You don't know what you've got until it's almost gone.
Trinity Church’s annual Messiah performance--the country's oldest, first performed here in 1770, had been cancelled. After the attack on the World Trade Center, just up the street from the church, many wondered whether or not to bring the event back. But the disruption caused by the attacks--physical displacement, emotional weariness, and budgetary concerns, kept the Messiah at bay.
But WQXR, the classical-music radio station owned by The New York Times, stepped in for its first event-underwriting ever, and at 2 pm on Sunday December 16, Owen Burdick, Trinity’s choirmaster, began conducting this year's performance by the Trinity Choir and Rebel Baroque Ensemble.
Tom Bartunek, WQXR’s president and general manager said of the decision to fund the concert, “It seemed logical that we step in-–to maintain another important New York music tradition, to broadcast a great performance to our audience, and to assert the value and necessity of music in challenging times.”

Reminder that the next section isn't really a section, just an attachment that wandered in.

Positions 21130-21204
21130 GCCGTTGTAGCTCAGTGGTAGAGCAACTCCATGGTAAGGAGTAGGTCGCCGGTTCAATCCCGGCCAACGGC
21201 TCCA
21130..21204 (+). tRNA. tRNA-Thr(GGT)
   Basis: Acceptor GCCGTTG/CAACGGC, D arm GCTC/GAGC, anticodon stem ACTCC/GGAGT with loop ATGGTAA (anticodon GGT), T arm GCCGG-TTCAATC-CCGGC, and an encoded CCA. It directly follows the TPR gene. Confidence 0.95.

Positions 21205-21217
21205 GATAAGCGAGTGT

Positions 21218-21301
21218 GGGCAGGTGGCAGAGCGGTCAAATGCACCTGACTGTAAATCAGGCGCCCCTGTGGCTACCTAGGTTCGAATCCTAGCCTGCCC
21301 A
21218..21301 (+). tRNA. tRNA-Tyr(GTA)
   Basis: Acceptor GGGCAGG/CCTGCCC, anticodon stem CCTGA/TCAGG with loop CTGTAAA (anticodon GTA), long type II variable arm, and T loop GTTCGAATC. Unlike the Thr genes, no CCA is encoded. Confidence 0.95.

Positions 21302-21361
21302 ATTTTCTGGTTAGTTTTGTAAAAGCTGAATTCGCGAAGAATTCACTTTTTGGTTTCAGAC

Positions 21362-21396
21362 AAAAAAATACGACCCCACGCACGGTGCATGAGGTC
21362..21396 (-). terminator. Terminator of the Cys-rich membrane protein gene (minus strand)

Burdick was "overjoyed" to be performing the Messiah. "It's a resurrection piece," he said, written to be played in Lent or Easter to celebrate Christ's rising from the dead.
On September 11, Burdick was among 25 or so gathered inside Trinity Church for shelter from the falling tower. The church and everyone in it survived, although non-structural damage has been costly. It has taken more than 2000 hours in total to clean the church. The organ, clogged by smoke and debris, has yet to be played at a worship service.
WQXR has hailed Trinity's previous rendering of the Messiah as “one of the best performances of its kind to be found in the city”. On December 17, The New York Times said that in this year's performance, the orchestra was "lean and vivid," and that the choir was a "precision instrument with smooth, gentle sopranos soaring through the high notes."
The Rector of Trinity, the Rev. Dr. Daniel Paul Matthews, summed up the importance of the event: "This year, above all others, our annual performance of Handel’s Messiah speaks to our city's pain, its hope, and its desire for forgiveness, healing, and faith.”
Posted on Trinity News December 17, 2001